Millettia pinnata is well-adapted to arid zones and has many traditional uses. It is often used for landscaping purposes
as a windbreak or for shade due to the large canopy and showy fragrant flowers. The flowers are used by gardeners as compost
for plants requiring rich nutrients. The bark can be used to make twine or rope
and it also yields a black gum that has historically been used to treat wounds caused by poisonous
fish. The wood is said to be beautifully grained
but splits easily when sawn thus relegating it to firewood, posts, and tool handles.While
the oil and residue of the plant are toxic and will induce nausea and vomiting if ingested,
the fruits and sprouts, along with the seeds, are used in many traditional remedies. Juices from the plant, as well as the oil,
are antiseptic and resistant to pests. In addition M. pinnata has the rare property
of producing seeds of 25–40% lipid content of which nearly half is oleic acid. Oil made from the seeds, known as pongamia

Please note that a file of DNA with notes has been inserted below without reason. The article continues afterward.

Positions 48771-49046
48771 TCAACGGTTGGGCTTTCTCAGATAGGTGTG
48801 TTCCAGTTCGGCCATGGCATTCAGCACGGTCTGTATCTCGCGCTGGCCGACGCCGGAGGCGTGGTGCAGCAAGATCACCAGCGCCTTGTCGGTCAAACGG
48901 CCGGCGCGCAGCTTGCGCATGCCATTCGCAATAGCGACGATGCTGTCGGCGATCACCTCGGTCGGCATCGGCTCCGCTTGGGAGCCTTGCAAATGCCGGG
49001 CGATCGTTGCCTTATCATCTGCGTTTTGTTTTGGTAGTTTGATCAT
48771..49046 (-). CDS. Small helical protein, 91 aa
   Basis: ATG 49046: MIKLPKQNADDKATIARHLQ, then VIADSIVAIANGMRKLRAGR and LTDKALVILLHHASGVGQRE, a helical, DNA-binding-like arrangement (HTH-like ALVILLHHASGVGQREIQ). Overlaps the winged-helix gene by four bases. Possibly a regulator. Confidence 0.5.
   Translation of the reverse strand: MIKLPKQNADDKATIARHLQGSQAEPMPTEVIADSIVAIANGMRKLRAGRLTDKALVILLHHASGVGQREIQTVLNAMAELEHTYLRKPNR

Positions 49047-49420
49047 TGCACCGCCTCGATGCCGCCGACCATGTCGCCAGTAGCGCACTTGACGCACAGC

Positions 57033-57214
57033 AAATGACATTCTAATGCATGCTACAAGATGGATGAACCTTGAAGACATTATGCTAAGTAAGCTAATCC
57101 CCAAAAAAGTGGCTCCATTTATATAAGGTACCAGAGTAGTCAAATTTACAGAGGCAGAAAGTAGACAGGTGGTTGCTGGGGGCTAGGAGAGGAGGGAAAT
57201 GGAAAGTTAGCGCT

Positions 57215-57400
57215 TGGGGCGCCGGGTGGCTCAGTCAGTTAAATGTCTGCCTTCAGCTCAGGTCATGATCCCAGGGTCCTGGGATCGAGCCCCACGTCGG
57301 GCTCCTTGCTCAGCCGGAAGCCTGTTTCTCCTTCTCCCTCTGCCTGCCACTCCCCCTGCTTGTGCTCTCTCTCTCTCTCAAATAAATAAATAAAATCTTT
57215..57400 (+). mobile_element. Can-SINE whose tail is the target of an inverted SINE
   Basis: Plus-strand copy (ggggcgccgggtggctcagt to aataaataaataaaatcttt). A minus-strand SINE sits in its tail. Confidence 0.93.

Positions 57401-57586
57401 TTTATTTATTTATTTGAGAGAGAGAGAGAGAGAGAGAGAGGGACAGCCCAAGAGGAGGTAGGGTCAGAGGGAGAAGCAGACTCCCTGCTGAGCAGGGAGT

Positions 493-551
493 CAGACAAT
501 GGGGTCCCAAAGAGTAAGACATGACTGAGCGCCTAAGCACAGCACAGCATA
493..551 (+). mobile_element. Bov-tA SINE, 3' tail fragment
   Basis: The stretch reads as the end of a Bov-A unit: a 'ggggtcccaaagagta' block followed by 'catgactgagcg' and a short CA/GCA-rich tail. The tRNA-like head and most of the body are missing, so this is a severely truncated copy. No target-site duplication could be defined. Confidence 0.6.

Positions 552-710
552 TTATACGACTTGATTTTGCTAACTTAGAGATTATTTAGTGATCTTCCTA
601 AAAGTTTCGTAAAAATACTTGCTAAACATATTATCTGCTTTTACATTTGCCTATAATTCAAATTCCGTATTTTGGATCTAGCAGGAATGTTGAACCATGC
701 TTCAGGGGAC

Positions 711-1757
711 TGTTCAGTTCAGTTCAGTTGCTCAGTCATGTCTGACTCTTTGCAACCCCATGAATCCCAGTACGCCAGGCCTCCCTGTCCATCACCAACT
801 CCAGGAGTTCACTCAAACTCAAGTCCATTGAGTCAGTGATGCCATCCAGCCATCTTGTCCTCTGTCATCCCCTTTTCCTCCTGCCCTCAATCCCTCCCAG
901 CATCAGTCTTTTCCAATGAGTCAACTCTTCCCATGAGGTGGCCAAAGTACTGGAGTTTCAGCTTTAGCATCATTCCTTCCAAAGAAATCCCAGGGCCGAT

oil, is an important asset of this tree and has been used as lamp oil, in soap making,
and as a lubricant for thousands of years. The oil has a high content of triglycerides,
and its disagreeable taste and odor are due to bitter flavonoid constituents including
karanjin, pongamol, tannin and karanjachromene. It can be grown in rainwater harvesting ponds
up to 6 m (20 ft) in water depth without losing its greenery and remaining useful for biodiesel
production.The residue of oil extraction, called press cake, is used as a fertilizer
and as animal feed for ruminants and poultry.Long used as shade tree, M. pinnata is heavily
self-seeding and can spread lateral roots up to 9 m (30 ft) over its lifetime. If not managed carefully it can quickly become
a weed leading some, including Miami-Dade County, to label the tree as an invasive species. However this dense network of lateral roots